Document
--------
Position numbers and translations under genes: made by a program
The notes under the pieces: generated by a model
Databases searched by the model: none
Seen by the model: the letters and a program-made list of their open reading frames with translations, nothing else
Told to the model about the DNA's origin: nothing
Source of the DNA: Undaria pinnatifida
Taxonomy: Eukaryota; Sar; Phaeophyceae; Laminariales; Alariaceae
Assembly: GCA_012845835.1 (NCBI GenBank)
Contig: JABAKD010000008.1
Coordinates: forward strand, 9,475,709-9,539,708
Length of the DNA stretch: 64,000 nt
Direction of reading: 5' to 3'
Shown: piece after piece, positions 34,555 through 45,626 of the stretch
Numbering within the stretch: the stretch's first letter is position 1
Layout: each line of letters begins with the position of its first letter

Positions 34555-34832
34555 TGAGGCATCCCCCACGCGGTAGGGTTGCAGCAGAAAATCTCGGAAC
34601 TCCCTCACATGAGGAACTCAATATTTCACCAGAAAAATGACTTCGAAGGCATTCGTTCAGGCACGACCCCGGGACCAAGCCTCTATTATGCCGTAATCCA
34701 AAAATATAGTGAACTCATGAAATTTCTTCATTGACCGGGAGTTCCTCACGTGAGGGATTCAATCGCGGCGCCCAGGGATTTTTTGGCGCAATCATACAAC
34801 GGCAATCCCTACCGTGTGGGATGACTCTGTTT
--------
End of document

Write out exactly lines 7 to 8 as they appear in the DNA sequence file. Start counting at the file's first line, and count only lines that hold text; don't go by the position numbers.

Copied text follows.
Taxonomy: Eukaryota; Sar; Phaeophyceae; Laminariales; Alariaceae
Assembly: GCA_012845835.1 (NCBI GenBank)